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Five things you didn’t know about being a flag bearer at the Closing Ceremony

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When Bryshon Nellum reported for duty as the U.S. flag bearer at the 2012 Olympics Closing Ceremony, athletes he grew up watching, including Kobe Bryant and LeBron James, pulled him aside to wish him good luck.  

He describes the experience as one of the best of his life.

“Being the flag bearer for the United States was my gold medal,” said Nellum, who won a silver medal with the U.S. 4x400m team.

He revealed five things you might not know about being a Closing Ceremony flag bearer. 

Flag bearers are chosen by their peers

During a dinner at the USA Track and Field training camp prior to the 2012 Olympics, several athletes stood and told the story of their journey to the Games. Nellum had no intention of speaking until 400m runner Sanya Richards-Ross nominated him to go next.

Nellum described how he was shot three times in the legs in 2008, and doctors said he would never regain his elite speed.

“All eyes were on me,” he said. “I could see jaws dropping.”

The day before the Closing Ceremony, USA Track and Field captains Angelo Taylor and Aretha Thurmond relayed Nellum’s story in a meeting with the captains of the other Olympic sports, and nominated him to be the flag bearer. After a vote, Nellum was selected. 

Nellum learned about his assignment after helping the 4x400m team win the silver medal. A U.S. Olympic Committee official approached him and said, “get ready to look sharp.”

“I couldn’t wait to get out there,” Nellum said. 

You need an escort

With all of the excitement of the Closing Ceremony, Nellum nearly got lost during the Parade of Athletes. 

“I started to go the wrong direction,” he said, “and [my escort] had to tell me to go the other way.”

Nellum’s escort was Samantha Alleyne, a model from London. The two talked nonstop throughout the parade. They have since kept in touch on social media.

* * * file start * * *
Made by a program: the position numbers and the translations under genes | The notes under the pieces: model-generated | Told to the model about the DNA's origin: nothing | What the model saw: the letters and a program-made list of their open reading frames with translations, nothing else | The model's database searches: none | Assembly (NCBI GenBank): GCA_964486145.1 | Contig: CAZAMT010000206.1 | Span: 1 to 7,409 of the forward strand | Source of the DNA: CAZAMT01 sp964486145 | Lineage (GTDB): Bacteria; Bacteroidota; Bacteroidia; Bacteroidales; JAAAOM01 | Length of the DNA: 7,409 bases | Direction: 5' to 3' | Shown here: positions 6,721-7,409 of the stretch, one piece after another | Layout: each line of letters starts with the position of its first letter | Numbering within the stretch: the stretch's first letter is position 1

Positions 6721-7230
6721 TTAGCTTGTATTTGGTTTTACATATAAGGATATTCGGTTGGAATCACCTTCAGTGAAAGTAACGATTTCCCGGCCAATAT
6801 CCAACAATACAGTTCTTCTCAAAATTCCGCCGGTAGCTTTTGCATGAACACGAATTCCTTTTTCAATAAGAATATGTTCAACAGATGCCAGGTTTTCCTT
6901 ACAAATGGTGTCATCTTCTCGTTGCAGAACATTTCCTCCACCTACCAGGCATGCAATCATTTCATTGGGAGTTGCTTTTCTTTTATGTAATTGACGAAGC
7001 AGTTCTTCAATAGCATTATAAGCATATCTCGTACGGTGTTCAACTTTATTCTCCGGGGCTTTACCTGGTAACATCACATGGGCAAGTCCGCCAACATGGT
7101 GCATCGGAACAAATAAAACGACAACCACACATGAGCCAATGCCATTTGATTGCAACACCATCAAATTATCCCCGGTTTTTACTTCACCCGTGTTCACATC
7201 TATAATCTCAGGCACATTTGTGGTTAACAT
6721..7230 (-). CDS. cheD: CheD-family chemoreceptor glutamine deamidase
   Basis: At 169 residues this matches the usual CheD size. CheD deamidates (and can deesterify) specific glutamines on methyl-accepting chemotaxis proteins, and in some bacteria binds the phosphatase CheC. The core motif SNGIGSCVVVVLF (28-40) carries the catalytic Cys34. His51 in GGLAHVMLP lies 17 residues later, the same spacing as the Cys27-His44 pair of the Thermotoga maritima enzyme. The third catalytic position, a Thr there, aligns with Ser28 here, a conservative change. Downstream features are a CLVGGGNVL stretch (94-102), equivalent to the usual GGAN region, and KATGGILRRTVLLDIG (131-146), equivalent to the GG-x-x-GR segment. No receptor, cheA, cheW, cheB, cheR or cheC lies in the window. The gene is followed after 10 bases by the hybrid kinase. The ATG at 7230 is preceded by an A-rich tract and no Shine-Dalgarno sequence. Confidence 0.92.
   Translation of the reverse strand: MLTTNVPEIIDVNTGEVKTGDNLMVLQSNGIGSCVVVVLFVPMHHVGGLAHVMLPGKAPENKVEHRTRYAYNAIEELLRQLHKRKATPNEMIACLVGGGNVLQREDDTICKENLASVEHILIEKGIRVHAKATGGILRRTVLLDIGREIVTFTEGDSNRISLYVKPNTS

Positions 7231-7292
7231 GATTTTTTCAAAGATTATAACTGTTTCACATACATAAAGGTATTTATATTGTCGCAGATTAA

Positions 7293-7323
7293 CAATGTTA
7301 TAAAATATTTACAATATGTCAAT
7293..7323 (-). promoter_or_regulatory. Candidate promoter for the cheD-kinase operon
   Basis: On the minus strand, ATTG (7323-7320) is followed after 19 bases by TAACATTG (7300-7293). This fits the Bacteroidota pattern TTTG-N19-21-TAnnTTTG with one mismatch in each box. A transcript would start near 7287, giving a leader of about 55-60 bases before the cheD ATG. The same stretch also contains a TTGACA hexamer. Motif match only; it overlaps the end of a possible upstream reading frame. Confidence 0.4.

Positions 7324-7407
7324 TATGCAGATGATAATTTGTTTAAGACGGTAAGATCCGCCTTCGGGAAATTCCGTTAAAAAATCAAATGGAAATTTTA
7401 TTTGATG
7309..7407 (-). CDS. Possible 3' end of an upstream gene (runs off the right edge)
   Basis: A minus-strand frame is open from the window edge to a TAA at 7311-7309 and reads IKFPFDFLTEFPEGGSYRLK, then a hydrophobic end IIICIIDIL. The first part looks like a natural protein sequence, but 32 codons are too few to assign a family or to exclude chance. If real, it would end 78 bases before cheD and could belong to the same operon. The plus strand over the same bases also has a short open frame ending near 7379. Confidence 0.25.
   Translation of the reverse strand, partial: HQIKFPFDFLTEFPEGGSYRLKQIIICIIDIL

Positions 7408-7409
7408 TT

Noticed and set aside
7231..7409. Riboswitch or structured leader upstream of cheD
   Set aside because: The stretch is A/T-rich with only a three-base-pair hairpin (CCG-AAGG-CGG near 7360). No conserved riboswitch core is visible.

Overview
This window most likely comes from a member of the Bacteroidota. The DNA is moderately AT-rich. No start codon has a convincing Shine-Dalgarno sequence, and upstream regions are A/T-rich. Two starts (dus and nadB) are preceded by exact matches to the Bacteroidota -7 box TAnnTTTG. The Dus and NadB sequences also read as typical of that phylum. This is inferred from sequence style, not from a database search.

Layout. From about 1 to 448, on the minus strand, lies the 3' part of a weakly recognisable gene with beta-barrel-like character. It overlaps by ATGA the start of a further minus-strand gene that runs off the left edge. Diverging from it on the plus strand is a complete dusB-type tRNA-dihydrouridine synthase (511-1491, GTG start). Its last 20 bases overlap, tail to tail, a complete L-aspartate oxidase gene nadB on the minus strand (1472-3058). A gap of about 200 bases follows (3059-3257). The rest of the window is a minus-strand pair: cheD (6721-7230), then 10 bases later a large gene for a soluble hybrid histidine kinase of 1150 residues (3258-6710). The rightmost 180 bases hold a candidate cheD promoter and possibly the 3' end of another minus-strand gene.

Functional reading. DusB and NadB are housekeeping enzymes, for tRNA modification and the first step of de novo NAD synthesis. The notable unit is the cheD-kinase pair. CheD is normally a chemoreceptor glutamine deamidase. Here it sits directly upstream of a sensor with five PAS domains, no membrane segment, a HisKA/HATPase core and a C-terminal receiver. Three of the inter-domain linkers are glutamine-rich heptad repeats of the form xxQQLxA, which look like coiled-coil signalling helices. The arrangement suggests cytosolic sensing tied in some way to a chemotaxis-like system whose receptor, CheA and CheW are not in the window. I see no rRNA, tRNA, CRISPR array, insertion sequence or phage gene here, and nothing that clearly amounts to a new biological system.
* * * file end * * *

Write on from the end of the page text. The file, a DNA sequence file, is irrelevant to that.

“You know how I do,” Nellum said. “I’ve definitely got love for the ladies.”

The flag is heavy

The flag pole was taller than the six-foot Nellum.

“It was pretty heavy,” he said. “But just being in the moment, I didn’t really care about how heavy it was.”

Flag bearers wear a holster around their waist to bear some of the weight. 

Everyone is watching. Everyone.

Nellum’s phone vibrated uncontrollably when he turned it on after the Closing Ceremony.

He had nearly 100 unread text messages and more than 50 missed calls.

“I took a screenshot of my phone to show what it looks like when the whole world is watching you,” he said.

NBC’s coverage of the 2012 Closing Ceremony averaged 31.0 million viewers, making it the most-watched for a non-U.S. Summer Olympics in 36 years.

You get to keep the flag

After the Closing Ceremony, Nellum folded the flag and put it in a safe place. He wore his Olympic silver medal to the several after-parties, but did not want to risk damaging the flag. 

“Pretty much everybody was out, celebrating and having fun with their medals,” he said. “It was wild.”

When he returned home, he had the flag framed. It now hangs on a wall in his home in Long Beach, Calif. with his other athletic memorabilia.

“That’s never coming down,” he said. “Ever.”

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